Friday, July 17, 2009

Raising the bar

I read Steven Friedman’s most recent column with growing incredulity (Whites wait on the touchline to label the next black buffoon, July 15). He seems to argue that all whites who criticise buffoonery and/or incompetence on the part of people of colour do so because of the racist stereotypes they subscribe to.

This may well be so in certain cases — chauvinism is a fact of life, and it is not only a black-white phenomenon. As a white Afrikaner I too sometimes get the distinct impression that Anglo-Saxons don’t take me as seriously as one of their own. But to imply that all criticism of black public figures is motivated by racism is pure poppycock. I regard the likes of Julius Malema or Peter de Villiers as buffoons not because of who they are, but of what they say and do. If it walks like a duck and quacks like a duck, chances are it probably is a duck.

Offence is taken, not given. I would argue that the crux of the matter is not a superiority complex on the part of the critics, but rather an inferiority complex on the part of the criticised, and misplaced political correctness on the part of their apologists. SA will never achieve its full potential as long as we suffer fools and crooks out of “patriotism” or guilt .

Excellence requires raising the bar, not lowering it. Constructive criticism should be encouraged, not stigmatised . It is therefore equally important for (mostly) white critics to be fair, and for the (mostly) black objects of criticism not to react with instinctive defensiveness.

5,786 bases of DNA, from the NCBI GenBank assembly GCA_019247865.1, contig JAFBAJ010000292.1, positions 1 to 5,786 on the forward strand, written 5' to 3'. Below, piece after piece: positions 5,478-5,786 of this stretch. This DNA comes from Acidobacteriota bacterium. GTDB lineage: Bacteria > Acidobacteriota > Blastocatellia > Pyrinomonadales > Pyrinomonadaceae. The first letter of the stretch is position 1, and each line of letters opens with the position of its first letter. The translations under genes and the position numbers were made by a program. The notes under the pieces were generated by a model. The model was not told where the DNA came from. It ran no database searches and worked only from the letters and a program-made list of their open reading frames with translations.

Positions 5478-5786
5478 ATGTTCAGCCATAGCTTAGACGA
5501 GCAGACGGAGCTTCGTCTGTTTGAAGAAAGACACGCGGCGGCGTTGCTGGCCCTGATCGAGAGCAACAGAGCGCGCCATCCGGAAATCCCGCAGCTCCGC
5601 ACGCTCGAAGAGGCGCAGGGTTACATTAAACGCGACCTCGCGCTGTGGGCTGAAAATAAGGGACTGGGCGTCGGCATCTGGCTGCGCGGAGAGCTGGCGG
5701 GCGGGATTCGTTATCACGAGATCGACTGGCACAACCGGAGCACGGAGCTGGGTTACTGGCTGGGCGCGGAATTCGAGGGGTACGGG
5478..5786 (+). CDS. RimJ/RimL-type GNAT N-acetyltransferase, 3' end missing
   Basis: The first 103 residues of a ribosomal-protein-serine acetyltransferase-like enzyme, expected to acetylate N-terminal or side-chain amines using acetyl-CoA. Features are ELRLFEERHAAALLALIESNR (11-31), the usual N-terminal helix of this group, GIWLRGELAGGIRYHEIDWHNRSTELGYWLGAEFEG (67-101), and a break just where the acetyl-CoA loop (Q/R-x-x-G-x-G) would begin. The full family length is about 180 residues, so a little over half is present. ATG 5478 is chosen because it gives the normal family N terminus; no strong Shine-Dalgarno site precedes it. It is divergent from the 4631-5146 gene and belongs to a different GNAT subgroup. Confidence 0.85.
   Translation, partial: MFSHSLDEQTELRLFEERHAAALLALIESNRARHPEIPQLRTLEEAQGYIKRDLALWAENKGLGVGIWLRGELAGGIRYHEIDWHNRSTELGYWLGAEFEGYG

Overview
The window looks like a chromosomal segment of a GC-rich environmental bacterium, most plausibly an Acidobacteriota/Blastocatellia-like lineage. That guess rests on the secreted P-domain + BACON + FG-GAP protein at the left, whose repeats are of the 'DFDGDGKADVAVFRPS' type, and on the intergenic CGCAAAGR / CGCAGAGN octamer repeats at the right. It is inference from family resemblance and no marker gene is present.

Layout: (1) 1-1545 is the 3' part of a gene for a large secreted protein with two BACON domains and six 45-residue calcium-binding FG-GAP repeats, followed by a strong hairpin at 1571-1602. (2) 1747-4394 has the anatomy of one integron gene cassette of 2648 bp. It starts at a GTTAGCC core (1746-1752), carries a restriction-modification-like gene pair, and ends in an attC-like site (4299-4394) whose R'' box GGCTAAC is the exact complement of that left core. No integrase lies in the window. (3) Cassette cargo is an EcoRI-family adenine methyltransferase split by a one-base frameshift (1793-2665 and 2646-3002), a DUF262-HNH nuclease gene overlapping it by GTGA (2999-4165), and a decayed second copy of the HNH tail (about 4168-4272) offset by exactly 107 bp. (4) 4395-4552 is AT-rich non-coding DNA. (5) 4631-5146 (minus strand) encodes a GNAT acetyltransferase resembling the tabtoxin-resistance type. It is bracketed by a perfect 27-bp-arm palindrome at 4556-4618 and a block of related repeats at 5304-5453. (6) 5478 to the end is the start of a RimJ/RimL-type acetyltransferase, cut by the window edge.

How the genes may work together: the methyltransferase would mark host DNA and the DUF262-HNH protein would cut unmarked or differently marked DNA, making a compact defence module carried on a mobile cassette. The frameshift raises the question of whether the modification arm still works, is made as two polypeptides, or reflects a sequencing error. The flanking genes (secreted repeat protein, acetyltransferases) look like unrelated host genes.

Written by a reader, Louis Rossouw of Faerie Glen in Business Day

1 Opinion(s):

Viking said...

Friedman refers to "the white judge who implied recently that, as an inheritor of English tradition, he honoured his work obligations whatever the state of his health — and that, by implication, Africans book themselves off at the slightest excuse."
The judge's statement carried no such implication- unless someone chose to take it that way. For example, someone with an inferiority complex or someone for whom the 'implication' rang true.
The author's point in this article is entirely lost on me. As an 'outsider' I would point out that particularly in Britain and Ireland, most figures of authority are routinely ridiculed as buffoons - and many of them are. It may be a cheap shot, but the ridiculing of the (self-)important is part of democracy and is no less so in South Africa. Friedman is utterly and completely wrong in his analysis.
Perhaps his final question should be rewritten as follows:
"And which sort of racial prejudice should worry us more — that of black professionals and politicians who react to bigotry in selfserving ways or those of journalists who believe that their blackness should insulate such authority figures from any criticism of their performance"